Essential oils of Azadirachta sp. and Eucalyptus sp. tested against stored grain insect pests showed potential insecticidal action as well as antimicrobial or anti-oxidant action. United States Food and Drug Administration (FDA) have also categorized these biopesticides as GRAS can be used as food flavors and additives (Prakash et al., 2015). Biological activates of biopesticides with peculiar chemical composition have a range of medical uses (Laribi et al., 2015). Oil of Alpinia purpurata was highly effective against weevil as food deterrent or disrupted the nutritional status but biocidal action was slow when applied on the insect cuticle (Lira et al., 2015). Among previous researches similar response of Azadirachtin (30.68%) and other biopesticides was noted at 20% concentration in beetle mortality while, minimum (20.24%) at 5% neem oil (Hasan et al., 2014). Biopesticides (Spinosad) was lethal to R. dominica resulting 100% mortality at 0.5 mgkg-1exposed 168 hours under controlled conditions (Eissa et al., 2014). Fumigation with oil of Achillea fragrantissima at 60 uL L-1 of air for 12 days exposure caused (91.3%) mortality in S. oryzae and T. castaneum. Lesser grain borer was highly susceptible (100%) at same rate of A. beiber steinii and A. conyzoides. Additionally, powder of mentioned plants when mixed with grains was more effective then oil application against these quarantine insect pests (Nenaah, 2014). Enriched plant extract of A. indica at 1000, 2000 and 4000EC caused successful beetle mortality also made it susceptible to the UV light exposure (Costa et al., 2014). Significant toxicity of level of biopesticides used through topical applicant larval stage and on filter paper for adult red flour beetles recorded after 96 h exposure was 212 uL cm-2 and 796.8 uL cm-2 receptivity at 62.3 mg/mg dose (Nenaah, 2014).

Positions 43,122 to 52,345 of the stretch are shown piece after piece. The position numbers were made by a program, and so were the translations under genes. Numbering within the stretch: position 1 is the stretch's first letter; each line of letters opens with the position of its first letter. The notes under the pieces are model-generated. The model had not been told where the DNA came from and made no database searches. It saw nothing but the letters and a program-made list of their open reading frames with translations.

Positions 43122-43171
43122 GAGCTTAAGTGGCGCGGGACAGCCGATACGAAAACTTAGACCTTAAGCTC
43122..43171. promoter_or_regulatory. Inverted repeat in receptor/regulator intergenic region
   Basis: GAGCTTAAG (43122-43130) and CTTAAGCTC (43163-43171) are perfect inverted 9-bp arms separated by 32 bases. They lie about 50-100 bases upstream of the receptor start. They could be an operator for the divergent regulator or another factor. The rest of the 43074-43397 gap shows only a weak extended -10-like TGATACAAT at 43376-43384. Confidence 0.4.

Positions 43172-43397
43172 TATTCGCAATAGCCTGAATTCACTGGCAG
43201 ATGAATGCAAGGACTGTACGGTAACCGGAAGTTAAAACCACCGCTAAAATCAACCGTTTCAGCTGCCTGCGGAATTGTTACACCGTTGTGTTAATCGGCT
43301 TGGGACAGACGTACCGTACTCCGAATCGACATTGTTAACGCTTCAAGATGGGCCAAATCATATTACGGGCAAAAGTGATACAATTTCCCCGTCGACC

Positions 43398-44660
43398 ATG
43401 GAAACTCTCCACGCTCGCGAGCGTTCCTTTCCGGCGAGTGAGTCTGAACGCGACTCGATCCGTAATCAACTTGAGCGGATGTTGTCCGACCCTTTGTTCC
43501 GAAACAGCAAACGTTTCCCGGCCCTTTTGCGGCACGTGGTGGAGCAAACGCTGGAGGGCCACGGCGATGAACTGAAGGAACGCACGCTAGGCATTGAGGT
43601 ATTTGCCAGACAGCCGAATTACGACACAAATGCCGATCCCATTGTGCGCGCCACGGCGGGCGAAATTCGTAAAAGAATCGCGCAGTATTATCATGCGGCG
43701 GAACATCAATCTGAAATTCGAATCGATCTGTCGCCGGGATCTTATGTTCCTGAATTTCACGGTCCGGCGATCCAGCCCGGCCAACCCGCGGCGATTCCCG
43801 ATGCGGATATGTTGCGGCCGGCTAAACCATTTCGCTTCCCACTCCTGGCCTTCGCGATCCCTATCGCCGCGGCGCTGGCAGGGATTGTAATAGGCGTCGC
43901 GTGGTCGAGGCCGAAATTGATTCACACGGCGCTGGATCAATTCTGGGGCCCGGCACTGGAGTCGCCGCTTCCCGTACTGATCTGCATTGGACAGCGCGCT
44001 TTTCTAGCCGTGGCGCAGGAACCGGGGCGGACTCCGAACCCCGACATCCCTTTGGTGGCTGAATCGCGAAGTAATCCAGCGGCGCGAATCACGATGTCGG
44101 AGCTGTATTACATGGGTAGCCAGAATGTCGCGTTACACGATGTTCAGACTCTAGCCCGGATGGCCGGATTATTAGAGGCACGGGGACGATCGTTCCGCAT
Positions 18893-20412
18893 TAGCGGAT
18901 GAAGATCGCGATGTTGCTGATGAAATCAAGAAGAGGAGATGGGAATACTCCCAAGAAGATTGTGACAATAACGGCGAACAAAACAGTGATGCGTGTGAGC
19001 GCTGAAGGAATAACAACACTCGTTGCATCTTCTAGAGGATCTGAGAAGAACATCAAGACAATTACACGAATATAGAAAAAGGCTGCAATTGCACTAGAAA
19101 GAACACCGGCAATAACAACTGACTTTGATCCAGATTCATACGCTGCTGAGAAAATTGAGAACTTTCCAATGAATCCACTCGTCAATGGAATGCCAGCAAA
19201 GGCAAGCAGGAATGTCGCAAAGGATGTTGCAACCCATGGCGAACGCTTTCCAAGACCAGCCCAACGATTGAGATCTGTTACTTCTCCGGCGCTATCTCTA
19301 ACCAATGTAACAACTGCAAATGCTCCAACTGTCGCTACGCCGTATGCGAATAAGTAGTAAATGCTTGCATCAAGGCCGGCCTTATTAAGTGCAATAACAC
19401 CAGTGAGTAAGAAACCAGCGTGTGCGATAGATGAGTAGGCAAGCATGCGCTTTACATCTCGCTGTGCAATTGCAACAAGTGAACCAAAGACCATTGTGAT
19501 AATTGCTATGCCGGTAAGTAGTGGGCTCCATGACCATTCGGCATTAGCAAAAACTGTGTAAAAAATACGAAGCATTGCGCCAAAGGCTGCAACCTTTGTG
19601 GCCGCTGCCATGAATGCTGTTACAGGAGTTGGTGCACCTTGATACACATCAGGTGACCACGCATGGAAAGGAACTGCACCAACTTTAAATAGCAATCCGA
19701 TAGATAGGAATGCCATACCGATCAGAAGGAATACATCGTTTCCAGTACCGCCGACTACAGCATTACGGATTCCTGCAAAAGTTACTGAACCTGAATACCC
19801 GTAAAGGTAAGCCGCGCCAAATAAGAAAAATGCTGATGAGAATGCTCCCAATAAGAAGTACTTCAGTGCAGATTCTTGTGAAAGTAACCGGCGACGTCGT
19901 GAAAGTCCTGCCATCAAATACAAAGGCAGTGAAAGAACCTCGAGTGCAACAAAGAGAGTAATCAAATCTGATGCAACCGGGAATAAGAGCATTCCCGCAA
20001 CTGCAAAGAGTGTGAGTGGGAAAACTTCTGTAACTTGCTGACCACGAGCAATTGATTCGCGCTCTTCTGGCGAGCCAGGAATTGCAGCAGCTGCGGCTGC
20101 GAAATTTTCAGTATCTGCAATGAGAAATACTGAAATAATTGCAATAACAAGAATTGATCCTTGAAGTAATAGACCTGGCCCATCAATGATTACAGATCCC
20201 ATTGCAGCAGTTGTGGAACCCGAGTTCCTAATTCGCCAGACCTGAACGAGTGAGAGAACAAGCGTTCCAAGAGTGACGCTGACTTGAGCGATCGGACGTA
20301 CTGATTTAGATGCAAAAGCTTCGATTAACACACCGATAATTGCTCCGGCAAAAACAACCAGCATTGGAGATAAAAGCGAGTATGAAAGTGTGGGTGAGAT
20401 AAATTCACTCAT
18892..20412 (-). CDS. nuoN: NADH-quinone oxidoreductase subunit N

Fumigant toxicity of A. santolina oil was dramatically increased and significant F1 progeny of stored gain beetle was recorded (Nenaah, 2014). Lethal toxicity response of some biopesticides was result in delaying F1 emergence and decrease in growth of the stored product weevil (Jumbo et al., 2014). Percentage emergence of red flour beetle negatively correlated with the concentration of biopesticides. N. tabacum (10%) suppressed the F1 generation (28%) at maximum level as compared to other botanical insecticides. As potential insecticide it affected the F1 by minimizing pupation (40%) (Hasan et al., 2012). Progeny production was censored in term of larvae, pupa and adult emergence of stored product beetle with increase in the concentration of C. procera following by Ammranthus hybridus, Salsola baryosma and Cumminum ciminum (Sagheer et al., 2011). Basil oil of Ocimum basilicum fumigation produced strong lethal toxicity to S. oryzae at 3ml, 10% concentration inside a 1L plastic container. However, biopesticide used in packed rice caused very low mortality. Furthermore, F1 progeny development was unaffected against basil oil fumigation (Follett et al., 2014). Beetle progeny production collected from Faisalabad district of Pakistan was completely failed to develop as compared to Verhari strain against biopesticides extracted from four citrus species. C. aurantium derived insecticide (8%) killed 27.30% adult proved to be highly effective among others (Sagheer et al., 2013).